I remember that presurgical meeting with Dr. Starr, my wife and parents, regarding my 4th surgery. Up until this surgery, I always sat behind mom and dad while they took up seats across the desk from Dr. Starr, where they would make decisions and selections from the surgical options Dr. Starr presented. This time was different. He told Mary Ellen (my wife) and I to sit up front and for mom and dad to take up seats behind. As an adult, the decisions moving forward, would rest squarely on our two shoulders. I always wanted to call the shots in my own mortal destiny; that goal was now abruptly upon me.
Advance 25 years. Before I retired from my medical architecture career, I had the privilege of working on several buildings at OHSU. I am blessed with the unique vision of seeing the OHSU campus from two perspectives; one from extending professional services, and the other receiving care as a patient; (even to receiving care in the ER I helped redesign) it has definitely made me a better person and given me a unique pair of glasses to witness life through.
The care I have received at OHSU has been exemplary, from office visits through surgery and recovery, have all been nothing short of outstanding; 58 consecutive years and counting. This holds true even for the 13 individual times I have been electro-cardioverted at OHSU over a 12-year period due to arrythmias; often prevalent in patients with congenital heart disease and patients who have had numerous open-heart surgeries. Even after I suffered a cardiac arrest and was gone for 26 minutes, the collaborative efforts between Legacy Good Sam and OHSU, on my behalf, were stellar.
A constant through my life from adolescence into adult hood, has been the care and professionalism I have received from Dr. Victor Menashe at OHSU, a real patient advocate. I don’t know what I would have done had this confidant not been part of my life. I still see him from time to time on my annual visits, as I am followed there through the adult cardiac life study program.
Dr. Craig Broberg, Associate Professor of Medicine, Division of Cardiovascular Medicine at OHSU (pictured lower right), has taken the reigns and has quickly become a friend and a revered cardiologist to many, including me and my family.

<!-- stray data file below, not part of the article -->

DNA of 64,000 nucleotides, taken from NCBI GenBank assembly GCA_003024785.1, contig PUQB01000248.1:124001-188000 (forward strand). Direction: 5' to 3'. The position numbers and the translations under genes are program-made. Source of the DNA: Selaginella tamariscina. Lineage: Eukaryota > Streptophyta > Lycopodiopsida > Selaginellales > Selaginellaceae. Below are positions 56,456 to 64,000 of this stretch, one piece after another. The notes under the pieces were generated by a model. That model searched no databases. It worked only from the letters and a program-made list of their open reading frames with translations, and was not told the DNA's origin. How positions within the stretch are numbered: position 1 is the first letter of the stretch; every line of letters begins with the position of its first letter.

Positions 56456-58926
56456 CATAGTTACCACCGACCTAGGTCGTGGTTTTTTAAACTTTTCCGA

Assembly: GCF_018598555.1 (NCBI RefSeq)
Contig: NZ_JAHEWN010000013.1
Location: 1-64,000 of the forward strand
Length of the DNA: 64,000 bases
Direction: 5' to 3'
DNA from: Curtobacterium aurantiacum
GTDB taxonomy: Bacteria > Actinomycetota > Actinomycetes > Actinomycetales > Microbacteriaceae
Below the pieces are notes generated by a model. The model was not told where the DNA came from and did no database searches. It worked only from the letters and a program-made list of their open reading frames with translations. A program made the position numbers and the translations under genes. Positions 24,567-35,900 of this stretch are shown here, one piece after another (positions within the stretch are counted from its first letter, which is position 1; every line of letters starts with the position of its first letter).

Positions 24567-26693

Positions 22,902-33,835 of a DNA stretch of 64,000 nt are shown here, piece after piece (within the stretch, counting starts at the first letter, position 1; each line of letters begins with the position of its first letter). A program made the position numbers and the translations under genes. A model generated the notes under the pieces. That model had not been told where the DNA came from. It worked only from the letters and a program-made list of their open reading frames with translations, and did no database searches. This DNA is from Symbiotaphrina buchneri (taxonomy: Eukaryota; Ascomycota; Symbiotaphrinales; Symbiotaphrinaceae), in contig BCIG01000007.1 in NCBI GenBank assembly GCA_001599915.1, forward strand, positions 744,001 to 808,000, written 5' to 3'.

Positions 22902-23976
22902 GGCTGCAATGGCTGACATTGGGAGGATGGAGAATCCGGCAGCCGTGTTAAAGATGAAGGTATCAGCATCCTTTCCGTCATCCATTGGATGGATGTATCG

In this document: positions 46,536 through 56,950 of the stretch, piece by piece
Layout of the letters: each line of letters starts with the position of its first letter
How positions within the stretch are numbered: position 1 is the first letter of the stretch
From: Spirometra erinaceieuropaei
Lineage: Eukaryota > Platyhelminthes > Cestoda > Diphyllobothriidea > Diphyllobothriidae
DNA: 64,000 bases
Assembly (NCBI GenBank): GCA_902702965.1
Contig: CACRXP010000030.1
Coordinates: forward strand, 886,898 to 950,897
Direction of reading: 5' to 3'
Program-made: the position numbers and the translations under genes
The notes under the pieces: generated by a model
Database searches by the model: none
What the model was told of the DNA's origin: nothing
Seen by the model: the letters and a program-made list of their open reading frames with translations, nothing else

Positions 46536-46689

It’s said that there is often a strong affinity between physician and patient, I agree for I am still experiencing it. Little did I know that 55 years after my diagnosis I would be writing in the first of my 3 books, and speaking from stage, about the journey the young Albert Starr would embark upon and how he would profoundly influence the life of this patient.
Upper right is a picture of both of us, one a youth and one a toddler, though generations apart. The young man on the left, grew up and became a world-renowned cardiac surgeon and inventor, and the boy on the right grew up and is writing this story. The other picture (upper left) was taken of us together at Dr. Starr’s ‘50 Years of Saving Lives’ celebration, where we were interviewed together; surgeon and patient and the future of both.
The care I have received throughout my life at OHSU, someone with numerous congenital cardiac conditions, I believe has not only saved my life but has allowed me to thrive as a son, in a career, as a husband and father. I am blessed to even be here. I owe much to ‘the hill’, those who inhabit it, extend their commitments, sweat, sacrifice and talents…all for the sake of those they serve.
I am indeed humbled and grateful.